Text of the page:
Marantz PM5003 integrated amplifier Measurements

Sidebar 3: Measurements

I examined the Marantz PM5003's measured behavior using Stereophile's loan sample of the Audio Precision SYS2722 system (see the January 2008 "As We See It" and www.ap.com); for some tests, I also used my vintage Audio Precision System One Dual Domain.

Before I test an amplifier, I run it for 60 minutes at one-third its specified power into 8 ohms. Thermally, this is the worst case for an amplifier with a class-B or -AB output stage. At the end of this period, the Marantz's case was warm to the touch and the grille above its internal heatsink was too hot to touch. Even so, the amplifier's heatsinking is adequate for its power level.

Looking first at the moving-magnet phono input, this offered an appropriate 38.5dB of gain, measured at the Tape Out jacks, and preserved absolute polarity (ie, was non-inverting). The input impedance was 48k ohms over most of the audioband, dropping slightly to 40k ohms at 20kHz. The RIAA correction, again measured at the Tape Out jacks, was superbly flat in the right channel (fig.1, red trace), but less good in the left (blue trace), with a –0.26dB shelf in the treble, presumably due to a slightly out-of-tolerance resistor or capacitor. The wideband signal/noise ratio (ref. 5mV input at 1kHz) was a good 57dB, this increasing to 81.2dB when A-weighted, which is only just below specification. The phono amplifier had excellent overload characteristics, offering 27dB of margin at all frequencies.

Fig.1 Marantz PM5003, RIAA error of MM phono input (left channel blue, right red; 0.25dB/vertical div.).

The Marantz's line inputs can be operated with the tone controls in-circuit or bypassed; Marantz calls the latter mode Source Direct. The maximum voltage gain was the same in both modes of operation, at 37.9dB into 8 ohms, and both modes were non-inverting. The input impedance was the same in both modes, at 24k ohms across the audioband, which is insignificantly higher than the specified figure of 20k ohms.

The PM5003's output impedance was fairly low, at 0.1 ohm at low and middle frequencies, rising inconsequentially to 0.12 ohm at the top of the audioband. As a result, the modification of the amplifier's response driving our standard simulated loudspeaker (fig.2, gray trace) held to within limits of ±0.15dB. However, this graph also shows a 0.3dB channel imbalance in favor of the right channel (red and magenta traces). The volume control was set to 2:00 for these measurements; rotating the control clockwise to its maximum setting reduced the imbalance to 0.1dB, now in favor of the left channel.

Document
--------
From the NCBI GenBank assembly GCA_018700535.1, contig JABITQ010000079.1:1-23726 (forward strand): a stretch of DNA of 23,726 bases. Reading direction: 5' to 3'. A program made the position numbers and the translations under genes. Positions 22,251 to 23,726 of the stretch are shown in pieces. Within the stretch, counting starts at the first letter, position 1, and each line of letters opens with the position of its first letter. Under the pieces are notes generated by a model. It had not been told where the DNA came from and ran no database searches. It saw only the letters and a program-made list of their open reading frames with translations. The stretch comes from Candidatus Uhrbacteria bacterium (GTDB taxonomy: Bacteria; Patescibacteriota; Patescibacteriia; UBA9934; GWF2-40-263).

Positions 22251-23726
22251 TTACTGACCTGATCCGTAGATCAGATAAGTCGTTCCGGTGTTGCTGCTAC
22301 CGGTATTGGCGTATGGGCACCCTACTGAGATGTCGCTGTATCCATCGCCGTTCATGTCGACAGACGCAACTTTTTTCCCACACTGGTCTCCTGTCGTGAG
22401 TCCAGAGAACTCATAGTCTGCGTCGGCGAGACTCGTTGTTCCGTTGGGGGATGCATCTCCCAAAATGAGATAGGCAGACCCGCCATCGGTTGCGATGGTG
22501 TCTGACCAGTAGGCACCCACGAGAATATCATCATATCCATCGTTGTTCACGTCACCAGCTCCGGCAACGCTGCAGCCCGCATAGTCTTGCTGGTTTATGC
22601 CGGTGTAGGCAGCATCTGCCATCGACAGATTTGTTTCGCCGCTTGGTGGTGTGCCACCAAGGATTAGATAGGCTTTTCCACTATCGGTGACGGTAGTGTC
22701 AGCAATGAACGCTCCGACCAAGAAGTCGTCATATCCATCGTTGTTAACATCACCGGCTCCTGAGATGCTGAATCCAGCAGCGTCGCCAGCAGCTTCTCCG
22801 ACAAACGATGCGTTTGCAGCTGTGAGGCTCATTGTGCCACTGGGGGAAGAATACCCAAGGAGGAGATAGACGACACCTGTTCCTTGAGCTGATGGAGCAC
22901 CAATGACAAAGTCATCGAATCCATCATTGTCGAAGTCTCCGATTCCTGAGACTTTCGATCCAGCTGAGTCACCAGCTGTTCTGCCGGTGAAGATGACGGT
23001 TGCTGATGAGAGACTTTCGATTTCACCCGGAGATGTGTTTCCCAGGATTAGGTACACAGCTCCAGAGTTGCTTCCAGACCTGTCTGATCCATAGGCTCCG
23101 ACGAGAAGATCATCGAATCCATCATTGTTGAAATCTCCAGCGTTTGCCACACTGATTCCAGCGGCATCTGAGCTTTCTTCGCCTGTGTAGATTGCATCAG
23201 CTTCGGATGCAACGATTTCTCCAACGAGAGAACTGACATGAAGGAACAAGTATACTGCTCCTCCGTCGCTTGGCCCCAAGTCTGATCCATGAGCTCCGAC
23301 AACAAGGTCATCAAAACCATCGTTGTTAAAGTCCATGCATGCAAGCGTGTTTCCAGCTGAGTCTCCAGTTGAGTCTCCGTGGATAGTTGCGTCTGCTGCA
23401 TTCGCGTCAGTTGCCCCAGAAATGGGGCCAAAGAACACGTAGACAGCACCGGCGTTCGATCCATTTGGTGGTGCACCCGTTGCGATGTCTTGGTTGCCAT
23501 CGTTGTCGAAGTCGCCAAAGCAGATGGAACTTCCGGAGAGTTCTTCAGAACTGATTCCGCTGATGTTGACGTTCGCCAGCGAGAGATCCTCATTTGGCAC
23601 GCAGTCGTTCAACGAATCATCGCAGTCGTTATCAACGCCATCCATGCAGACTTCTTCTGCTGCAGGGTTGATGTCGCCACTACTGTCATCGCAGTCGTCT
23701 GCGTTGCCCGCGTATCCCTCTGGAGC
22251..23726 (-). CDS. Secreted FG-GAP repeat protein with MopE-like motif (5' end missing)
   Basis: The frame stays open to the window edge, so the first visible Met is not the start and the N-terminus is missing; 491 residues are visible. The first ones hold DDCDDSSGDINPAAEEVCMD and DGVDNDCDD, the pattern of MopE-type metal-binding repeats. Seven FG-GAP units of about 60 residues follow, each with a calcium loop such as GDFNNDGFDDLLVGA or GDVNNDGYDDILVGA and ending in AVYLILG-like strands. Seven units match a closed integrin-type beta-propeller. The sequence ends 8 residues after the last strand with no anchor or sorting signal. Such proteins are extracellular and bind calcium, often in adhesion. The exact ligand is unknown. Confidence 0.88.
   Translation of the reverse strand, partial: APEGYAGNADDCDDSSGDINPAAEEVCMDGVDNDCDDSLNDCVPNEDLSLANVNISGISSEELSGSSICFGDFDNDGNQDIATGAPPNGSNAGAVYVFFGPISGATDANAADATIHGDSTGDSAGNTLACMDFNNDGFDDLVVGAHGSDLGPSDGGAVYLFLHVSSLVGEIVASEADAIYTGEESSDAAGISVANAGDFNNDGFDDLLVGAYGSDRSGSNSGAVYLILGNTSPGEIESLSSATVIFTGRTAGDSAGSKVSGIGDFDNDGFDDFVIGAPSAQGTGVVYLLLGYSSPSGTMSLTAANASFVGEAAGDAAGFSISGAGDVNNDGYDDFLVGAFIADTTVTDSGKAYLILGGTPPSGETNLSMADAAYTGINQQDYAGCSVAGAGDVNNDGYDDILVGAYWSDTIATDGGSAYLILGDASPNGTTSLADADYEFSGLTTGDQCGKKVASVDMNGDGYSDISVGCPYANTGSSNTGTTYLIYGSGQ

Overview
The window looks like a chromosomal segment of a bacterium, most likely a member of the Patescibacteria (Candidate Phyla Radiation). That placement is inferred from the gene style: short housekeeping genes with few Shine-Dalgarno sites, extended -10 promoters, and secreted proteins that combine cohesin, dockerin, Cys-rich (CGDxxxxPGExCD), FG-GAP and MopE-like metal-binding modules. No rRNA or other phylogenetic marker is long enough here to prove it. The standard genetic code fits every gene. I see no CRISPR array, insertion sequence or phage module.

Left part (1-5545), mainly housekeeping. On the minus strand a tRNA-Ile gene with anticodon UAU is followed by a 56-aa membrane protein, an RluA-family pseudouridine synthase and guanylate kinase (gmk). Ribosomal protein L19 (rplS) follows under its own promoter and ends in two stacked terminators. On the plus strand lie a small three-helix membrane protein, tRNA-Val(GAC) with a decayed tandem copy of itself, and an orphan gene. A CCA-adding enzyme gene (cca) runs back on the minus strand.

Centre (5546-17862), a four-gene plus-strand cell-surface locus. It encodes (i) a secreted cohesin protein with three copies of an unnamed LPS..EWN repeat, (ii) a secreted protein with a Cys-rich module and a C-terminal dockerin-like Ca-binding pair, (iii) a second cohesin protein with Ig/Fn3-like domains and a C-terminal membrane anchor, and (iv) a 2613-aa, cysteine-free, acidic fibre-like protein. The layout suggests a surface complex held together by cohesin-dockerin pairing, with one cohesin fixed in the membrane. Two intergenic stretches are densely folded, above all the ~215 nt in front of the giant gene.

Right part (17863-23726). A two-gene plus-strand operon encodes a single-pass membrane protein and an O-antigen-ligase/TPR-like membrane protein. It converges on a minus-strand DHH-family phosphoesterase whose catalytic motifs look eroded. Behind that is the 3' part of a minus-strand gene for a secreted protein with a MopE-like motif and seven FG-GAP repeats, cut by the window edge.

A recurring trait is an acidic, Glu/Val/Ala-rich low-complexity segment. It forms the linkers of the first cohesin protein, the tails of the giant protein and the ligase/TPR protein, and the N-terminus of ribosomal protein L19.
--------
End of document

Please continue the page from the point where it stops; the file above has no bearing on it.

Fig.2 Marantz PM5003, Source Direct frequency response at 2.83V into: simulated loudspeaker load (gray), 8 ohms (left channel blue, right red), 4 ohms (left cyan, right magenta), 2 ohms (green). (0.25dB/vertical div.)

The set of curves in fig.2 was taken in Source Direct mode (ie, with the tone controls bypassed), yet a slight (0.25dB) boost can be seen in the upper midrange that will be just audible. The amplifier performed identically with the tone controls in-circuit but set to their detented, flat positions, so this behavior is not due to residual tone-control equalization. The PM5003 has a wide small-signal bandwidth in Source Direct mode, with a –3dB point of 140kHz, which correlates with a well-shaped 10kHz squarewave response (fig.3). However, setting the volume control to its maximum position increased the upper –3dB point to well above 200kHz, while switching in the tone controls reduced this to 110kHz, and gave a very slightly earlier low-frequency rolloff (not shown).

Fig.3 Marantz PM5003, Source Direct small-signal 10kHz squarewave into 8 ohms.

Fig.4 shows the effect of the treble and bass controls set to their maximum and minimum positions, as well as to their central detented positions. (The measurements were taken at 1V output, to avoid clipping the output stage at extreme control settings.) The maximum treble boost and cut was ±10dB at 15kHz, and the bass figures were ±11dB at 75Hz; both sets are appropriately modest. Channel separation at 1kHz was good at 90dB L–R and 80dB R–L, but it decreased to 70dB in both directions at 100Hz, and to 62dB L–R and 56dB R–L at 20kHz, the latter due to the usual capacitive coupling. The wideband, unweighted S/N ratio (ref. 1W into 8 ohms with the input shorted but the volume control set to its maximum) was the same in both tone-control and Source Direct modes, at 68dB. Restricting the measurement bandwidth to the audioband improved the ratio to an excellent 86.5dB, which is basically to specification.